The first sukuk was issued by Malaysia in 2000 and Bahrain followed suit in 2001. The market has grown rapidly since then and in 2018 global sukuk issuance rose to A$179 billion, up 5.5 per cent from the year before, according to figures from the International Islamic Financial Market.
“It is one example of where we can find an alternative, otherwise we will have to create sharia mandates, which we have done for other asset classes. We have sharia-compliant Australian equities, global equities, AREITs (Australian real estate investment trusts), direct real estate and then, of course, cash,” Hazell says.
Avoiding the home bias
Most pension funds around the world have a home bias, expressed by their overweight in domestic equities. In Australia, the tax benefit that comes with franking credits has only added to this home bias, making super funds important players in the local stock market.
But Crescent Wealth’s portfolio has a relatively modest home bias. Its balanced fund option has only seven per cent in Australian equities, while its growth option has 10 per cent.
This is still higher than the four per cent weight of Australia in the MSCI All World Index, but significantly lower than the average balanced fund option, which often has a weighting to Australian equities of 20 per cent to 30 per cent.
Hazell says the lower allocation to domestic equities is partly due to the desire to lower the home bias, but more so because its restricted investment universe changes the risk profile of the Australian market.
“From a risk/return perspective, if you take out 30 per cent of the market in banks and insurance companies, and you can’t invest in Woollies and a few of the other consumer staples, then you end up taking around 35 per cent out of the market. That changes the risk profile,” he says.
“What we’ve done is assumed that our Australian equities portfolio is a bit higher risk than a standard portfolio. We penalised it from a risk perspective, which down-weights the asset class in the asset allocation optimisation.”
The restrictions require a thoughtful approach to constructing a domestic equity portfolio and Crescent Wealth has just appointed a new manager, which has been given tight rules on what it can and can’t invest in.
“The obvious incorrect conclusion would be to buy just small caps, but there is a whole range of stocks that we can own. We have just appointed a new Australian equity manager, SG Hiscock, and they have done a great job of creating a portfolio for us that is broad market. That portfolio has delivered over 30 per cent in 2019 and is outperforming the ASX 300,” Hazell says.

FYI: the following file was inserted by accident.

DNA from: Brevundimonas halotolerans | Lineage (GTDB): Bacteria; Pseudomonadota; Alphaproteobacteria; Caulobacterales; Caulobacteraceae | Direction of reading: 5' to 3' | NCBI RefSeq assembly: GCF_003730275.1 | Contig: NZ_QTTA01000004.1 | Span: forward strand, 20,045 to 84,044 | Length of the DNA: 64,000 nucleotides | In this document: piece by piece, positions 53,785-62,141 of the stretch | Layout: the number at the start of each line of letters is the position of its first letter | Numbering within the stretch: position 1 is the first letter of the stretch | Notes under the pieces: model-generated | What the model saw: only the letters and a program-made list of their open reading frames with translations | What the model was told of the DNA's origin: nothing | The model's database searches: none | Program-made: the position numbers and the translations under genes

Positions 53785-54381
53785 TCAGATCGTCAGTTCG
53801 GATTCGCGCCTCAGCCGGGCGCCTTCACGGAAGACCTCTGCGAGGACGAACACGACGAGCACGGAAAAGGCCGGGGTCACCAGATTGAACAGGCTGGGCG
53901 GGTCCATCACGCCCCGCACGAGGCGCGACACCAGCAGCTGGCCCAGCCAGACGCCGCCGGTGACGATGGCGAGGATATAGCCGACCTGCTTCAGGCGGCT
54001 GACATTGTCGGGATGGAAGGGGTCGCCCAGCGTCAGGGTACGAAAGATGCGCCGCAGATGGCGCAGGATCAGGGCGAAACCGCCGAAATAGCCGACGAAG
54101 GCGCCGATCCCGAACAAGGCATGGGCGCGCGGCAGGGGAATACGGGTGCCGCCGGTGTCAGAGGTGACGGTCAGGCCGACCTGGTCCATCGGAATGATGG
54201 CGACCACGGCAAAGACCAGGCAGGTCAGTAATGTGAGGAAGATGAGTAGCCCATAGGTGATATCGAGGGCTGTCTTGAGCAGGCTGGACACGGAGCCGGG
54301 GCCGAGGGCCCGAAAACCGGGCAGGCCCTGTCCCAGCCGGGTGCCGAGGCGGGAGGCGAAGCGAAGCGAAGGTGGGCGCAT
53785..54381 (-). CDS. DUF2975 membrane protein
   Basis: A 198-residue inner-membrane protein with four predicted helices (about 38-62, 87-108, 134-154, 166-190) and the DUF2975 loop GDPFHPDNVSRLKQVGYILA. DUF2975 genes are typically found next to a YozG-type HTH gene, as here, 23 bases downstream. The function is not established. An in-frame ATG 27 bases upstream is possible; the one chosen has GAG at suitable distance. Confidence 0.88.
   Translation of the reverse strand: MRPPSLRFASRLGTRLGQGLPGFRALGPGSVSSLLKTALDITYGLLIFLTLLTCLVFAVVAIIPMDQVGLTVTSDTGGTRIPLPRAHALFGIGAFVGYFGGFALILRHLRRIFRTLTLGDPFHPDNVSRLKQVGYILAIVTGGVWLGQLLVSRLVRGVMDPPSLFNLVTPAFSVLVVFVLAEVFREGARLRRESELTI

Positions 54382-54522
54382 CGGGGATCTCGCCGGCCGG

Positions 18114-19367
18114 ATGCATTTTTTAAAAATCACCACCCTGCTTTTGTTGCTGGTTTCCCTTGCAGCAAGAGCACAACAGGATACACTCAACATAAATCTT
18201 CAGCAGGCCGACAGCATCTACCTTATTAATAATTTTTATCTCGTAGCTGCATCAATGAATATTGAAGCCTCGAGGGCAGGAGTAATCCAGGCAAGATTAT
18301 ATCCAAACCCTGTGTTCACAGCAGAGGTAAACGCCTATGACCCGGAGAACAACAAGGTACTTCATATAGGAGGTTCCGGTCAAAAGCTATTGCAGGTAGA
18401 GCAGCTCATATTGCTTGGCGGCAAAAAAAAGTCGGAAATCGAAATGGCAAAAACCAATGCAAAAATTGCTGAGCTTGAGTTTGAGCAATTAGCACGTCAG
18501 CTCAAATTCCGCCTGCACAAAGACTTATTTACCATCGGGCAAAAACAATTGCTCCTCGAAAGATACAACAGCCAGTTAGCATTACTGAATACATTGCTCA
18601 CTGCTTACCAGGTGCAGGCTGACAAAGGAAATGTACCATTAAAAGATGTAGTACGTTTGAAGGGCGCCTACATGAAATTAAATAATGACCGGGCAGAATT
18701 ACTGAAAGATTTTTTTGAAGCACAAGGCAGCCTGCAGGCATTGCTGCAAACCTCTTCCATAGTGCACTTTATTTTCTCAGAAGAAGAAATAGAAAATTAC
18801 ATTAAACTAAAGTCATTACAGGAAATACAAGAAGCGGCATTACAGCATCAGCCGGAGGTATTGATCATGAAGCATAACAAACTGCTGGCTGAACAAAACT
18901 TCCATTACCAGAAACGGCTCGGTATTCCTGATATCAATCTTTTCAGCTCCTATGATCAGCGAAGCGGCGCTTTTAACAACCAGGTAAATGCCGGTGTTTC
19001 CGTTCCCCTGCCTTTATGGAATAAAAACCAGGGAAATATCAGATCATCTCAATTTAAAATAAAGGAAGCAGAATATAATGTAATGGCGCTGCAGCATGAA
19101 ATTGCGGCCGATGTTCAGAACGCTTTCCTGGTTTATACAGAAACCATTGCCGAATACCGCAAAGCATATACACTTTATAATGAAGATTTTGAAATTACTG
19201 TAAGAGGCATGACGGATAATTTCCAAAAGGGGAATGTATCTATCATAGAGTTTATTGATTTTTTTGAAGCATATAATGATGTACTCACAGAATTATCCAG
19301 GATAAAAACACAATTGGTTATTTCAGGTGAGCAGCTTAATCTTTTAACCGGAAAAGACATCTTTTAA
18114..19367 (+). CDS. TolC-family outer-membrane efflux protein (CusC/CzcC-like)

“Our direct property portfolio has been custom made for us. It is a sharia-compliant healthcare portfolio. The fascinating thing about sharia compliance is that obviously we can’t invest in a gambling company, but there is also a look-through aspect. So we would also screen out a real estate company that has a casino as a tenant.
“But overall, Crescent Wealth runs a higher level of cash than other super funds and so we are very conservatively positioned at this stage of the cycle. We continue to seek prudent sharia-compliant investments to broaden the diversification of our super fund options while ensuring that our members’ investment is at all times sharia-compliant.”
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Talal currently serves as a Non-Executive Director on the Whitlam Institute and Western Sydney University Foundation Council Board. He also serves as Chairman of First Quay Capital and Chairman of the Australian Arab Dialogue. Talal has also served on the Australia Post, Board of Sydney Ports, Macquarie University and the Western Sydney Area Health Service and the Chairman of the Department of Foreign Affairs and Trade; Council of Australia Arab Relations. In an executive capacity, Talal spent 10 years at PwC as a director and strategist, and at investment firm Babcock & Brown in the Corporate Finance Group and later in the Technical Real Estate Division. Later Talal held leadership positions in Better Place Australia, Platinum Hearing and Star Transport Australia.